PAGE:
Around 13.5 million tonnes of used tyres are removed and discarded every year around the world (USA: 4.4 million, Europe: 3.4 million). At best, those tyres are further processed or end up in landfills, at worst they end up rotting somewhere in the natural environment. As well as being an economic disaster – the waste produced costs society 164 million euros a year, and a further 289 million euros are spent on the raw materials – the most obvious problem is the enormous environmental damage. It is estimated that it takes around 2000 years for a car tyre to decompose completely. In the Kuwait desert there is a tyre graveyard so big it can can be clearly seen on satellite pictures. In the USA, about 700,000 old tyres lie on the seabed off the coast of Fort Lauderdale alone. A military project to recover the tyres in 2013 was cancelled due to cost reasons and due to the enormous quantities of tyres involved.
The Swedish company EcoRub has been recycling old tyres for over 20 years. They removes the metals and other materials from the tyres, leaving only the rubber. This is cut into small pieces and then ground it into a powder along with various types of recycled plastics. The bond between both components, the rubber and the plastics, is strengthened by a so-called co-polymer molecule, transforming it into a new rubber-based compound: EcoRub’s patented TPRR – Thermoplastic Recycling Rubber. The mixture is highly customisable and can be adapted to make the resulting material harder, softer, or more or less elastic – giving it specific characteristics for specific purposes.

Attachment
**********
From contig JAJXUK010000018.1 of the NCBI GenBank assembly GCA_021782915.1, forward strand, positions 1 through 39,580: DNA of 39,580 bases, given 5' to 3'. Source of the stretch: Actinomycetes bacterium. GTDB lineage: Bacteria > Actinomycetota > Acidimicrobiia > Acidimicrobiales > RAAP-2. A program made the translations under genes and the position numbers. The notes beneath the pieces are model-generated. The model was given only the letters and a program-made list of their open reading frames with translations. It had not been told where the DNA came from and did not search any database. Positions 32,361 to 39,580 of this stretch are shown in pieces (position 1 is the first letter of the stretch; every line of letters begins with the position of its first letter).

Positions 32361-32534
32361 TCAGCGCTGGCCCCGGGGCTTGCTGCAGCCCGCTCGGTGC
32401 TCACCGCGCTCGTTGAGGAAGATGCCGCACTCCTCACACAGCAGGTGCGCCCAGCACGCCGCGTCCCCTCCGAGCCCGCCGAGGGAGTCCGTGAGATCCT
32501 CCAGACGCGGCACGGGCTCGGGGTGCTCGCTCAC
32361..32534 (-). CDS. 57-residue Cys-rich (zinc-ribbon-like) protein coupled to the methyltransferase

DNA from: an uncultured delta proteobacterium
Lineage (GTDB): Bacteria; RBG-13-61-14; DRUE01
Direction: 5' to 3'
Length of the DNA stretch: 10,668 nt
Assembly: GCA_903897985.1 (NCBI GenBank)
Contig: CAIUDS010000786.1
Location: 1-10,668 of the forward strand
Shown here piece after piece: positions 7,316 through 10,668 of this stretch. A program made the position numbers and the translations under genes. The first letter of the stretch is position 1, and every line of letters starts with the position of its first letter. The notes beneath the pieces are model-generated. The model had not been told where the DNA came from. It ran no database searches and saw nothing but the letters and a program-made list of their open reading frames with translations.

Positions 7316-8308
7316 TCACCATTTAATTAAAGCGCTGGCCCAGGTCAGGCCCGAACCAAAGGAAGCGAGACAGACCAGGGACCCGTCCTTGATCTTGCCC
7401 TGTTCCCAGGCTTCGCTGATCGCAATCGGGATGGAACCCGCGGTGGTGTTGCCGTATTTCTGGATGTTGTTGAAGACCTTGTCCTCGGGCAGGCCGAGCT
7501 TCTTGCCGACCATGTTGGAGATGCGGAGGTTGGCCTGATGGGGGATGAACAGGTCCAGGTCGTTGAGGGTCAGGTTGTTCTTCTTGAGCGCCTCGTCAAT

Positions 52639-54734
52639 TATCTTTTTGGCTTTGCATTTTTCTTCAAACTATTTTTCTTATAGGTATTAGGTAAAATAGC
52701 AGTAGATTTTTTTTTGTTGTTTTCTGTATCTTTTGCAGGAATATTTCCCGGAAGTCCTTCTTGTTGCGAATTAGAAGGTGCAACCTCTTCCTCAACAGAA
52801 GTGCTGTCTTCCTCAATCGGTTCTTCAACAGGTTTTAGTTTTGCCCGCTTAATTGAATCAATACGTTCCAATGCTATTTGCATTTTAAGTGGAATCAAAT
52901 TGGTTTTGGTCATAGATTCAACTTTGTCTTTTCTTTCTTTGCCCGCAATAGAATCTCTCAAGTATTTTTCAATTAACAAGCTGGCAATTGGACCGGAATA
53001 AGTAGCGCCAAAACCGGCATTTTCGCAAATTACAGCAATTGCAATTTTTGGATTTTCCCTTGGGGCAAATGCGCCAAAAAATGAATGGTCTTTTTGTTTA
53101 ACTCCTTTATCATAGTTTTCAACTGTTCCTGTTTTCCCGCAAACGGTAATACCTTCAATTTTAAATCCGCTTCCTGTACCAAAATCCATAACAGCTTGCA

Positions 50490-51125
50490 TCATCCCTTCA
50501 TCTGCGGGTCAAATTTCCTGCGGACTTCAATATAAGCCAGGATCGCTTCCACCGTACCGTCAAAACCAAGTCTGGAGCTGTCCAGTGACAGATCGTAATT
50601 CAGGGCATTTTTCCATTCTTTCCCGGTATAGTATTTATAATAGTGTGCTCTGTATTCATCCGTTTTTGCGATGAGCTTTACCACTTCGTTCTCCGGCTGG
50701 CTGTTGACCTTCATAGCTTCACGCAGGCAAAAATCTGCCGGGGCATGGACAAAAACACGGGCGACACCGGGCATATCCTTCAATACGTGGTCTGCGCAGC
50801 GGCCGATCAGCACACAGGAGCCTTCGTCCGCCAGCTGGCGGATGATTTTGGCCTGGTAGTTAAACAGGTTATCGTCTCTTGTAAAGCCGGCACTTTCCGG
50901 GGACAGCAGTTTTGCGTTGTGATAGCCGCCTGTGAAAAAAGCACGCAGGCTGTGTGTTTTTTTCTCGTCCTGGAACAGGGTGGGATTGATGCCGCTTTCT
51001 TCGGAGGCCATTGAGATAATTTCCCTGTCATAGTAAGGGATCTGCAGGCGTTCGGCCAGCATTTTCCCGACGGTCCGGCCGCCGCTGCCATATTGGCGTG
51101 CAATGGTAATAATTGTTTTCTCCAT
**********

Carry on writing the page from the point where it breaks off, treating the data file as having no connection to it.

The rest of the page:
One of those is in the railway industry – producing durable, sustainable and absorbant materials that help the industry deal with the noise and vibration problems that come with that form of transportation, especially at increased speeds. Another is in agriculture – producing durable rubber for feed rings, wall coverings and damp protection. The new materials can also be recycled over and over again, making both the production very environmental friendly and extending the life-cycle of the end products and making it a material for the circular economy.